Valid for Submission
S36.123A is a billable diagnosis code used to specify a medical diagnosis of laceration of gallbladder, initial encounter. The code S36.123A is valid during the fiscal year 2021 from October 01, 2020 through September 30, 2021 for the submission of HIPAA-covered transactions.
The ICD-10-CM code S36.123A might also be used to specify conditions or terms like injury of gallbladder, laceration of gallbladder, tear of gallbladder or transection of gallbladder.
S36.123A is an initial encounter code, includes a 7th character and should be used while the patient is receiving active treatment for a condition like laceration of gallbladder. According to ICD-10-CM Guidelines an "initial encounter" doesn't necessarily means "initial visit". The 7th character should be used when the patient is undergoing active treatment regardless if new or different providers saw the patient over the course of a treatment. The appropriate 7th character codes should also be used even if the patient delayed seeking treatment for a condition.
The following clinical terms are approximate synonyms or lay terms that might be used to identify the correct diagnosis code:
- Injury of gallbladder
- Laceration of gallbladder
- Tear of gallbladder
- Transection of gallbladder
Diagnostic Related Groups - MS-DRG Mapping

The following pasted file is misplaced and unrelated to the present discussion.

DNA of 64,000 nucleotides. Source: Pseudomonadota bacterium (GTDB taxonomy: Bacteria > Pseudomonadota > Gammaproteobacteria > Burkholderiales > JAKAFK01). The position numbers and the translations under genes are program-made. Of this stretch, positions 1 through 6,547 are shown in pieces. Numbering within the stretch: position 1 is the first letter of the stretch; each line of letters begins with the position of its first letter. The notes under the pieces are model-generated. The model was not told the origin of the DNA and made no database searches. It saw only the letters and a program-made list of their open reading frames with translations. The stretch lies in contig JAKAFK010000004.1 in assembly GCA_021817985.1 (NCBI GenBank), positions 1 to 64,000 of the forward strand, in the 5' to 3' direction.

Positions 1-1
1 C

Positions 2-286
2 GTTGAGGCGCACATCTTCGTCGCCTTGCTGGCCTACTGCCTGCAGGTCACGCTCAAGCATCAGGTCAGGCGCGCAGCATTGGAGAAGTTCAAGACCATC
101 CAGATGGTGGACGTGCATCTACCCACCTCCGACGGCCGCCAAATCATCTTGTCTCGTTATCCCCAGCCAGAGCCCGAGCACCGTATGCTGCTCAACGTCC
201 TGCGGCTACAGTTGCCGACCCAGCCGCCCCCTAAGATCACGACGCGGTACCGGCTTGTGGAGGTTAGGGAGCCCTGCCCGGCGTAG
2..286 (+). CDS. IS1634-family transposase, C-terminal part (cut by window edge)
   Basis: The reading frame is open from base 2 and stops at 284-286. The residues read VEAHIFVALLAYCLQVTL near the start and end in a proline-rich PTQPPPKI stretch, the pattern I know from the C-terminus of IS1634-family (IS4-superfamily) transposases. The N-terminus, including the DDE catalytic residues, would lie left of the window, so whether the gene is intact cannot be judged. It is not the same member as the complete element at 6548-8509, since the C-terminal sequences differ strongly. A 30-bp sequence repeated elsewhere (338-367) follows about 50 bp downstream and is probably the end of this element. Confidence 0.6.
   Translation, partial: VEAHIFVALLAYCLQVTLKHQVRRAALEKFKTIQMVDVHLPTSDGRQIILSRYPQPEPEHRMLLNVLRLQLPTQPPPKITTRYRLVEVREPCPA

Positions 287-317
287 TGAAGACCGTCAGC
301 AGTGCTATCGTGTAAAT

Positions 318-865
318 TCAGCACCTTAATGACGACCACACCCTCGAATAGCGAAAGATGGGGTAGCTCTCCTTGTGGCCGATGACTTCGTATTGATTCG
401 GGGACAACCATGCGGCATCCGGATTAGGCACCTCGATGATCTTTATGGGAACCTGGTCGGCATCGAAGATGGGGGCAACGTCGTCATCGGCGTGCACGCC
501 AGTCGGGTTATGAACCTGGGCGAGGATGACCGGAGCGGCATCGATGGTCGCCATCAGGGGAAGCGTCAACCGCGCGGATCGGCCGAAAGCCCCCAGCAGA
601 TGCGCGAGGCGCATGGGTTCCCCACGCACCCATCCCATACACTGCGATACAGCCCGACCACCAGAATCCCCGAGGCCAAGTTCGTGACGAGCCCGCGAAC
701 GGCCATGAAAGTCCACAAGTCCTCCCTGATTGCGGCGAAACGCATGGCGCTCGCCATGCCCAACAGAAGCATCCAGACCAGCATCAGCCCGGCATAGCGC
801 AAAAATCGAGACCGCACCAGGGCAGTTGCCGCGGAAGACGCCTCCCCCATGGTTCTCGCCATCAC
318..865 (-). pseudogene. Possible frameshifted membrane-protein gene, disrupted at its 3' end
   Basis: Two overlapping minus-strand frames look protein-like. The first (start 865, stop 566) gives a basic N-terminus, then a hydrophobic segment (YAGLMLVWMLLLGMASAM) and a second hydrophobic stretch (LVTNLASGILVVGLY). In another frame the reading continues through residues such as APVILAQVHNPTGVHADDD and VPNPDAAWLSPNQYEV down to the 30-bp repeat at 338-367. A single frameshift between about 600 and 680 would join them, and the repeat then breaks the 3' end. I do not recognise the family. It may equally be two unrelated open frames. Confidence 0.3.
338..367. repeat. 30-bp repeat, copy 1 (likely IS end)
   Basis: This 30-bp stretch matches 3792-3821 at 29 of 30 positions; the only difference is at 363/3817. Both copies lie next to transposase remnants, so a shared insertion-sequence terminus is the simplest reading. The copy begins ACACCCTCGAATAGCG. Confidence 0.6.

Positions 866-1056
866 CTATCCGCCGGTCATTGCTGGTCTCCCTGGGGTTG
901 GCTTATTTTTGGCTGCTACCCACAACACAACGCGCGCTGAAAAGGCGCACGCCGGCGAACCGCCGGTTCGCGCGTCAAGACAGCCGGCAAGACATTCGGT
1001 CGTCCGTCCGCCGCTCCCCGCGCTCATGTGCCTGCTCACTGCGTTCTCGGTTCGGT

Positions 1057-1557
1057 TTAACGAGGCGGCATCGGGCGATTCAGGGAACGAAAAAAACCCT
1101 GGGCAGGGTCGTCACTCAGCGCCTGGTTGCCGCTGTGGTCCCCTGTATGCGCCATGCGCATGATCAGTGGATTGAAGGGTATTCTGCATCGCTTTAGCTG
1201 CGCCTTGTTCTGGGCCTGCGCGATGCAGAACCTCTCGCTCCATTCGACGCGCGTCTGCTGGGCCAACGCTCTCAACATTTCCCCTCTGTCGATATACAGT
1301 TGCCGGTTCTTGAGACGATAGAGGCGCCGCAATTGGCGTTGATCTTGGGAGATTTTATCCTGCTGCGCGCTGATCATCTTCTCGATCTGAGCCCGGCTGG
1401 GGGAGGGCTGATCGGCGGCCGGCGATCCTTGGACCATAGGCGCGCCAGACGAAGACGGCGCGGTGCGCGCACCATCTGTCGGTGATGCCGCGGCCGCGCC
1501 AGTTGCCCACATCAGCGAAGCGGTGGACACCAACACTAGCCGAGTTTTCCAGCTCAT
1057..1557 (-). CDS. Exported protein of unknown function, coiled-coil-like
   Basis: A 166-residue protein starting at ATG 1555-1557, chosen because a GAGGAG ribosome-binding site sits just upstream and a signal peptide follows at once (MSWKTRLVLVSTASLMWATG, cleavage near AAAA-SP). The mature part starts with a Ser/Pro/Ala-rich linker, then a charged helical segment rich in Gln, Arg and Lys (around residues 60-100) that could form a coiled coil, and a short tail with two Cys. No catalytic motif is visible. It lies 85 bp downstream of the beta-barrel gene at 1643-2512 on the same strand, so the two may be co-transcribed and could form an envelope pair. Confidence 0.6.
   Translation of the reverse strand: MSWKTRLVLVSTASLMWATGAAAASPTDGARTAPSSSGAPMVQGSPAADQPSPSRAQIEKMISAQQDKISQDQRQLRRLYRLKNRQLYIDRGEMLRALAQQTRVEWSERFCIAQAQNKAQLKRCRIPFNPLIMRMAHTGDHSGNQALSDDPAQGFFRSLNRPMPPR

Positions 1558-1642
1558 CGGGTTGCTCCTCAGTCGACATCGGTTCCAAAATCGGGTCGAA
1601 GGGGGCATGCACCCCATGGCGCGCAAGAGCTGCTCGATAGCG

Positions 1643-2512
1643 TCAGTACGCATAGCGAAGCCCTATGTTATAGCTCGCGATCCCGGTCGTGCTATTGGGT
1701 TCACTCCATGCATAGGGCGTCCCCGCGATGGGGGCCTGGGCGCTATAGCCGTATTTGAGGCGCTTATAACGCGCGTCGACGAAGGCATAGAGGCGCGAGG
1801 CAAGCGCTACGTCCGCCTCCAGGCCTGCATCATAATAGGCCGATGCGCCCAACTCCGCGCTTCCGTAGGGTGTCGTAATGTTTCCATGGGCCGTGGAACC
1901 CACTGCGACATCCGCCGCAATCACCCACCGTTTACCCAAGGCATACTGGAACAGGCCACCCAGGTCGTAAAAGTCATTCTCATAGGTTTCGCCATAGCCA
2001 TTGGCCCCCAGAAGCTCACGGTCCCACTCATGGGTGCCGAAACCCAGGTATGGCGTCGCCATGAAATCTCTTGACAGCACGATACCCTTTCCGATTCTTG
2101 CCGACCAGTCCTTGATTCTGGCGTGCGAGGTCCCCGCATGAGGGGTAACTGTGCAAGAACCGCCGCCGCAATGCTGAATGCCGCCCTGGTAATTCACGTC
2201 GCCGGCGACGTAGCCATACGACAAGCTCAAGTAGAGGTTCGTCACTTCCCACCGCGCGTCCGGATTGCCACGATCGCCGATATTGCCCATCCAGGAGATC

Convert S36.123A to ICD-9 Code
The General Equivalency Mapping (GEM) crosswalk indicates an approximate mapping between the ICD-10 code S36.123A its ICD-9 equivalent. The approximate mapping means there is not an exact match between the ICD-10 code and the ICD-9 code and the mapped code is not a precise representation of the original code.
Information for Patients
Your gallbladder is a pear-shaped organ under your liver. It stores bile, a fluid made by your liver to digest fat. As your stomach and intestines digest food, your gallbladder releases bile through a tube called the common bile duct. The duct connects your gallbladder and liver to your small intestine.
Your gallbladder is most likely to give you trouble if something blocks the flow of bile through the bile ducts. That is usually a gallstone. Gallstones form when substances in bile harden. Rarely, you can also get cancer in your gallbladder.
Many gallbladder problems get better with removal of the gallbladder. Fortunately, you can live without a gallbladder. Bile has other ways of reaching your small intestine.
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Wounds and Injuries
Also called: Traumatic injuries
An injury is damage to your body. It is a general term that refers to harm caused by accidents, falls, hits, weapons, and more. In the U.S., millions of people injure themselves every year. These injuries range from minor to life-threatening. Injuries can happen at work or play, indoors or outdoors, driving a car, or walking across the street.
Wounds are injuries that break the skin or other body tissues. They include cuts, scrapes, scratches, and punctured skin. They often happen because of an accident, but surgery, sutures, and stitches also cause wounds. Minor wounds usually aren't serious, but it is important to clean them. Serious and infected wounds may require first aid followed by a visit to your doctor. You should also seek attention if the wound is deep, you cannot close it yourself, you cannot stop the bleeding or get the dirt out, or it does not heal.
Other common types of injuries include
- Animal bites
- Electrical injuries
- Sprains and strains
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[Learn More in MedlinePlus]